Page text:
Exploring the high-redshift Universe
Insights from Local Analogues to z~5 Lyman Break Galaxies
Stephanie Greis
University of Warwick
Studying high-redshift star-forming systems, such as Lyman Break Galaxies (or LBGs), allows us to learn more about the early stages of galaxy evolution, their impact on processes such as cosmic reionization, and ultimately the origin of the Milky Way. However, the study of such distant sources is complicated by their small apparent sizes and faintness.
To improve their interpretation, we recently established a sample of 180 faint local galaxies, selected to match the z~5 LBGs' UV colours and luminosity density (and thus star-formation rate density). Using SED fitting from UV to FIR, as well as spectroscopic methods, we determine their dust content, stellar population ages, metallicities, star formation rates, and masses.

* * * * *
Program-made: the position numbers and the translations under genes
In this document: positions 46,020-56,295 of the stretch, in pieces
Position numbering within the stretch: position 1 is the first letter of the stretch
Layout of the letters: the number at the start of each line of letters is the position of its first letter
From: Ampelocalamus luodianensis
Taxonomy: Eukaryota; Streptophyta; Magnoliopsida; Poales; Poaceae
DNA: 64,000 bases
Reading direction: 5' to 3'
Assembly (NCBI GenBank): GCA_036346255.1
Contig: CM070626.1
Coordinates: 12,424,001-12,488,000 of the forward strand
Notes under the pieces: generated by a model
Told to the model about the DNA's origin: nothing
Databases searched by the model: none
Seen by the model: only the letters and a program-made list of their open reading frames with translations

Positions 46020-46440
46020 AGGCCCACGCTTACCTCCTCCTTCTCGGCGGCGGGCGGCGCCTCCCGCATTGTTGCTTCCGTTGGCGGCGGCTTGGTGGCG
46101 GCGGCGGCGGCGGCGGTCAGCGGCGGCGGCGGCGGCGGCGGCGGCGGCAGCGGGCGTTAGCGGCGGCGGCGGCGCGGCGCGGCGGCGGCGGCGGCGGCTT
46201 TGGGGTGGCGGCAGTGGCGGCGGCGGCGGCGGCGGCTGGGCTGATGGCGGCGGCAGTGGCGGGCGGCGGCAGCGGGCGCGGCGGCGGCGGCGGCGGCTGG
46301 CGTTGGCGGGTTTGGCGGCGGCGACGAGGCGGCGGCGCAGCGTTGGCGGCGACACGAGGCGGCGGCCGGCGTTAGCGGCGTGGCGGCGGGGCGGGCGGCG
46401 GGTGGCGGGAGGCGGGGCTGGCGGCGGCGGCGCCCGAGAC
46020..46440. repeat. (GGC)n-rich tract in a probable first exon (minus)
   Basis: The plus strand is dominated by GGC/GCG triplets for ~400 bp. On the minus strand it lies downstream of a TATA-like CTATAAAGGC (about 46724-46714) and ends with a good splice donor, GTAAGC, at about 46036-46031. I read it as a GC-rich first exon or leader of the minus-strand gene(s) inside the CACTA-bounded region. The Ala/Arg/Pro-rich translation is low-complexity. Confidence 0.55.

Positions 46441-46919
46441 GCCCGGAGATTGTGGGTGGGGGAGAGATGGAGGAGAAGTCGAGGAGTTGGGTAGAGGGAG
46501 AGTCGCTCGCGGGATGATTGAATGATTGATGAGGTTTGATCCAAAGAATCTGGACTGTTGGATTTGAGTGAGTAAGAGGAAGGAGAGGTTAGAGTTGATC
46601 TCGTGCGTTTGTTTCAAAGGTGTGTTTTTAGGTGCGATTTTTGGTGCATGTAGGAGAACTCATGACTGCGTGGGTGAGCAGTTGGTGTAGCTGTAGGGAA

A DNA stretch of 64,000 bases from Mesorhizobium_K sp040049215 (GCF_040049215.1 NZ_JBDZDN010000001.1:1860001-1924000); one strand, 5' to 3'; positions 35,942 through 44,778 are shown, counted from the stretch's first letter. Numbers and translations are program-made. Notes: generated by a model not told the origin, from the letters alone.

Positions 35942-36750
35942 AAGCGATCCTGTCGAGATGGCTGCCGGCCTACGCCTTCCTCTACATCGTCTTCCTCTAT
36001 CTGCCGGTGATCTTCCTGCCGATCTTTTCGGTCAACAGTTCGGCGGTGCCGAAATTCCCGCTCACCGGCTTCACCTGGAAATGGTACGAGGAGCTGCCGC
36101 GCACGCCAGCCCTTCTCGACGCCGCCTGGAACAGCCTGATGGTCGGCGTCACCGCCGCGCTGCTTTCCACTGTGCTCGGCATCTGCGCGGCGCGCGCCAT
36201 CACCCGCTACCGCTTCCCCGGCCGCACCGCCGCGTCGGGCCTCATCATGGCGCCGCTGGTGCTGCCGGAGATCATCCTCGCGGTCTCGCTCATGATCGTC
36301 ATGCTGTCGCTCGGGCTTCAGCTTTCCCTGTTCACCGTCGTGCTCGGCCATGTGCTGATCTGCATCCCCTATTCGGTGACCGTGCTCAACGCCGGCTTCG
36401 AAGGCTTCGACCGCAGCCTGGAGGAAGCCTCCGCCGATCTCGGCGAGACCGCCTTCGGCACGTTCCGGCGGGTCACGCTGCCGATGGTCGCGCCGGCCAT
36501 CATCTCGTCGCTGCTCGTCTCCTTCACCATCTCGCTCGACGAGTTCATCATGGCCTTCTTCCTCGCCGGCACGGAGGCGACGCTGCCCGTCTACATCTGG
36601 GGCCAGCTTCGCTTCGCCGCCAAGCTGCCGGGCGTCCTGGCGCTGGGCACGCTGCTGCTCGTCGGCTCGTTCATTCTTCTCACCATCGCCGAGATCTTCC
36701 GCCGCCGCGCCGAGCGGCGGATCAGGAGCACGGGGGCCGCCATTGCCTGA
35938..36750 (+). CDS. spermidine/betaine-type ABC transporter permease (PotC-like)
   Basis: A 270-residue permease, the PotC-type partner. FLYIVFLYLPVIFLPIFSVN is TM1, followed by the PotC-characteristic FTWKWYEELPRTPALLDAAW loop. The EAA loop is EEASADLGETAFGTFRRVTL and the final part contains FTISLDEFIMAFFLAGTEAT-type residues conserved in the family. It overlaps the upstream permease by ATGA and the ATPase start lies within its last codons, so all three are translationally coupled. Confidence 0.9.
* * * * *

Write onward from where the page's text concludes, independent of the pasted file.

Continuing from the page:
We find that the objects in our sample are young (~60 - 400 Myr), moderately massive (log(M*)~9-10) star-forming systems with low dust extinction (E(B-V)~0.1) and ~0.5 Solar metallicity. Using a range of diagnostics, we confirm that the objects in our sample are star formation driven, and (most likely) do not contain AGN. Given these results, we establish that a large fraction of our sample can be used as local analogues to z~5 LBGs, making them a more appropriate comparison sample for the most distant galaxies than those previously investigated. In this presentation, we will present the recent published results of our programme of follow-up and analysis, their implications for z~5 LBGs, as well as how future studies of these local analogues will enable us to shed light on some of the first galaxies which formed in the Universe.


13:30 - 15:00
EX - LT2 (200)